For anyone else with the above error for pybedtools: make sure you've installed BEDTools and that it's available on your path

ADD REPLYlink written 9.8 years ago by Ryan Dale4.9k
4
gravatar for Martin Morgan
9.8 years ago by
Martin Morgan1.6k
United States
Martin Morgan1.6k wrote:

The question implies python, but R / Bioconductor has the IRanges and related packages. You might (1) input your reference coordinates with the rtracklayer package (for gff and similar formats) or GenomicFeatures::makeTranscriptDb (for UCSF / biomaRt tracks) or rolled by hand; (b) count overlaps between the regions and bam files using Rsamtools::countBam(), which relies on the definition of overlap in samtools. Alternatively you might use IRanges::countOverlaps or findOverlaps for more flexibility in what counts as an overlap. A worked example is in section three of the vignette "GenomicRanges Use Cases" with a few more appropriate to counting approaches sketched in "Counting Alignment Overlaps with GenomicRanges". R works with objects in memory; the reference ranges fit easily and the bam files are easy to process in reasonably sized chunks.

ADD COMMENTlink modified 15 months ago by _r_am31k • written 9.8 years ago by Martin Morgan1.6k
1
gravatar for Brad Chapman
9.8 years ago by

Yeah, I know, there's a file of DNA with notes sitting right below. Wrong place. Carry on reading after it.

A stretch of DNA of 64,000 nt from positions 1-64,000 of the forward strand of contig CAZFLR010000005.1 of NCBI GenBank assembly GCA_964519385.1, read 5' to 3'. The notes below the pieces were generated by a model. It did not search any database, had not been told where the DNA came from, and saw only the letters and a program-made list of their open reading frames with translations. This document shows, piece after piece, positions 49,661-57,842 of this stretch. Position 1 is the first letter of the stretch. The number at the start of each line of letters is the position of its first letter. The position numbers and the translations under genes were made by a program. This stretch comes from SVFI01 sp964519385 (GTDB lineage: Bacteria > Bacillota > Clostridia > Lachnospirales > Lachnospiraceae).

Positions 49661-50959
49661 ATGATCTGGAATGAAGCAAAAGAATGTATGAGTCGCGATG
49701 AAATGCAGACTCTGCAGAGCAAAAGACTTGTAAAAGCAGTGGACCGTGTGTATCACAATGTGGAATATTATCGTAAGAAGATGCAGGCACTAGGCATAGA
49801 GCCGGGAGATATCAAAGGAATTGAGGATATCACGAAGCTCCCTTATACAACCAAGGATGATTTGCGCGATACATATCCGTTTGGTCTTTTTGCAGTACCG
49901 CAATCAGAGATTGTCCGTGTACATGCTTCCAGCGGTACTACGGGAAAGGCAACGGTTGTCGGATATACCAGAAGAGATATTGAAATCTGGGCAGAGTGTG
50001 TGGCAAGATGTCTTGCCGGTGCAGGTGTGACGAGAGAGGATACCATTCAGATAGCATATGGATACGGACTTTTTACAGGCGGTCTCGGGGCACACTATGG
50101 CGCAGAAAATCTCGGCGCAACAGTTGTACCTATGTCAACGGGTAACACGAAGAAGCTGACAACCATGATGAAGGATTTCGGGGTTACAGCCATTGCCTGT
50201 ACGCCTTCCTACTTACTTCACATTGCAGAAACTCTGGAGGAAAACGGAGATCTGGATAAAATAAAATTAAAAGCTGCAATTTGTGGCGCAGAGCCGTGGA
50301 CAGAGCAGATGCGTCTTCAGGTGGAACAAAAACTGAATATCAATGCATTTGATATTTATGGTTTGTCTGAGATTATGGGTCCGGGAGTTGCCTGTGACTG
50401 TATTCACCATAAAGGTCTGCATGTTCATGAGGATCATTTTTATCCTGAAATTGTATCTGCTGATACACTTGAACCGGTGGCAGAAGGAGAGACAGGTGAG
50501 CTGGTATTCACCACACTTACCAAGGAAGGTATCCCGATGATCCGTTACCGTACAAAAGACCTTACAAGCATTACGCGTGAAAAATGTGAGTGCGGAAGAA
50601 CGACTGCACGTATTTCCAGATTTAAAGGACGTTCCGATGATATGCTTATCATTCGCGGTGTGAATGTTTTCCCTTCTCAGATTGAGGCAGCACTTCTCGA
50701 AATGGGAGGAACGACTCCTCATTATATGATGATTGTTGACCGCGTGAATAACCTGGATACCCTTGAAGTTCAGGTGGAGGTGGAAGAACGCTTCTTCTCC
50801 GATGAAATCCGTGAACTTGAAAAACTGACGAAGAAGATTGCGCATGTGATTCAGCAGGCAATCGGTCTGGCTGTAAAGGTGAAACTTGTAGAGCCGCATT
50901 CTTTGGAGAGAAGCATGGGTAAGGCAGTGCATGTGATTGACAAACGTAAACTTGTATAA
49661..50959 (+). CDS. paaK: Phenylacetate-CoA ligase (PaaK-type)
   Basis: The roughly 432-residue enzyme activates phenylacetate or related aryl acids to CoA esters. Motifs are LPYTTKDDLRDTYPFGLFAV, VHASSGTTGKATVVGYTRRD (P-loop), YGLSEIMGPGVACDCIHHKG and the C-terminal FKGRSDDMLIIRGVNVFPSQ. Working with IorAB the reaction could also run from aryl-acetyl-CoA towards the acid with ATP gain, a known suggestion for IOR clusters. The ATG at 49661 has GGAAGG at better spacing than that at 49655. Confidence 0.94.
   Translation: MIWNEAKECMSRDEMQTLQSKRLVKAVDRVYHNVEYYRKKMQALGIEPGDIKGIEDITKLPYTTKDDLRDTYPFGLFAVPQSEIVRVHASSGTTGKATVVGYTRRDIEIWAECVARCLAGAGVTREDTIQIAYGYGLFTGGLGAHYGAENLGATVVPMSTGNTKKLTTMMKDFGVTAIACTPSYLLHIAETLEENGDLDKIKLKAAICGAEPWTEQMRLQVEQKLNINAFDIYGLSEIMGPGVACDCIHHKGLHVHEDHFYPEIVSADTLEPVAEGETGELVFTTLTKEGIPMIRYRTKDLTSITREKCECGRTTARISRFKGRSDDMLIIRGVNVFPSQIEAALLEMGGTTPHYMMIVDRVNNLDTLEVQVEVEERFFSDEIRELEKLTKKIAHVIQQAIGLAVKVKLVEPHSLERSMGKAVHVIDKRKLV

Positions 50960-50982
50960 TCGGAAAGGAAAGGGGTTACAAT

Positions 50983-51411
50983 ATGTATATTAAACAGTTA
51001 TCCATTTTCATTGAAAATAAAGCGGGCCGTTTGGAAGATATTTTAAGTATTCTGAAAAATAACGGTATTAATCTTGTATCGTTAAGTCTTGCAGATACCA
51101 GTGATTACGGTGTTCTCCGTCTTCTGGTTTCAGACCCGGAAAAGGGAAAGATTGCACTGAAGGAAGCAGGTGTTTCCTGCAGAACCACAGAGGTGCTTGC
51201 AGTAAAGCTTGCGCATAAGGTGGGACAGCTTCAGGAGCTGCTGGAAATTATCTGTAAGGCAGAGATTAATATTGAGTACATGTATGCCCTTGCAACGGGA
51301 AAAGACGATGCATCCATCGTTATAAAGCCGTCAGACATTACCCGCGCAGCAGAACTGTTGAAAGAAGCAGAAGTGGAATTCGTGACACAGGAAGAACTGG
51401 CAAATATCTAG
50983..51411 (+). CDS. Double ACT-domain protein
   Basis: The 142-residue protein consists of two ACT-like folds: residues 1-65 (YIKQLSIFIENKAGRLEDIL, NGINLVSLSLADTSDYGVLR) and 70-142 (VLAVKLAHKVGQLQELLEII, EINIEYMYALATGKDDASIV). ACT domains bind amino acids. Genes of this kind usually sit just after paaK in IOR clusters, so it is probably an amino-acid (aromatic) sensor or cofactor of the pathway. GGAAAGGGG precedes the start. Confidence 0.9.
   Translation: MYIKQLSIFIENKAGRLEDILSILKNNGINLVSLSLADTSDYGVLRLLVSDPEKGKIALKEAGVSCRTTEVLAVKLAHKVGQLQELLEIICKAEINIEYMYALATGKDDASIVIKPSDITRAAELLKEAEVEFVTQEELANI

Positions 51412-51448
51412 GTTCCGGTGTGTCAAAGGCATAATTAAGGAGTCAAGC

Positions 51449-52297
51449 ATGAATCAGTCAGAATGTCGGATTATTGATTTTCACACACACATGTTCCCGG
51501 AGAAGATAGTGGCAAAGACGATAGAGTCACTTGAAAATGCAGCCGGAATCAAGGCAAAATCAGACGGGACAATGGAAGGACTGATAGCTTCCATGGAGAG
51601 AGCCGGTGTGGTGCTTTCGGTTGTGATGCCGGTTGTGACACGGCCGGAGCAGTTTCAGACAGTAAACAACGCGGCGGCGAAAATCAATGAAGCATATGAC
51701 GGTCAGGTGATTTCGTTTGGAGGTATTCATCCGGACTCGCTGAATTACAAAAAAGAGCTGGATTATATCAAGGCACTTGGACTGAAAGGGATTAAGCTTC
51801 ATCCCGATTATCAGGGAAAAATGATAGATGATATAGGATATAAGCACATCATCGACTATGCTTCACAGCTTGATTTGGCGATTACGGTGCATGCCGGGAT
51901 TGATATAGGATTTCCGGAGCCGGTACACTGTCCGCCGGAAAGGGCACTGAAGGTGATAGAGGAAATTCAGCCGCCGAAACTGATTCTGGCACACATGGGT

Brad Chapman9.5k
Boston, MA
Brad Chapman9.5k wrote:

To follow up more on my comment above, at some point you are going to have to extract the reads from your BAM file to push them into an IntervalTree or BED file. Instead of doing this extraction, then querying, you can just do the extraction directly from the indexed file. This is fairly speedy, for disk access. For instance, I extracted 4 million random 500bp positions from a human genome BAM and it takes about 2 hours:

% ls -1sh
total 3.7G
3.7G 6_110216_FC638NPAAXX-sort.bam
6.9M 6_110216_FC638NPAAXX-sort.bam.bai
4.0K fetch_regions.py
% python2.6 fetch_regions.py 6_110216_FC638NPAAXX-sort.bam 
6717.29s user 123.74s system 99% cpu 1:54:03.33 total

The code is below:

import sys
import random

import pysam

def random_regions(in_bam, size):
    regions = []
    for chrom in in_bam.header["SQ"]:
        regions.append((chrom["SN"], 1, int(chrom["LN"]) - size))
    while 1:
        space, start, end = random.choice(regions)
        pos = random.randint(start, end)
        yield space, pos, pos+size

in_file = sys.argv[1]
in_bam = pysam.Samfile(in_file, "rb")
size = 500
n = 4e6
region_gen = random_regions(in_bam, size)
for i in range(int(n)):
    if i % 10000 == 0:
        print i
    space, start, end  = region_gen.next()
    read_size = 0
    for read in in_bam.fetch(space, start, end):
        read_size += read.rlen

This is not to take away from the other excellent tools mentioned for quick overlap comparison with IntervalTrees. I use these all the time for intersection of regions, but for your question about dealing directly with reads it seems reasonable to utilize direct lookup.

(As an aside, you've been here for a while as 'unknown (google)' and asked several questions. Why not add your name and become part of the community?)

ADD COMMENTlink modified 15 months ago by _r_am31k • written 9.8 years ago by Brad Chapman9.5k
Please log in to add an answer.

Help
Access

Use of this site constitutes acceptance of our User Agreement and Privacy Policy.
Powered by Biostar version 2.3.0
Traffic: 1124 users visited in the last hour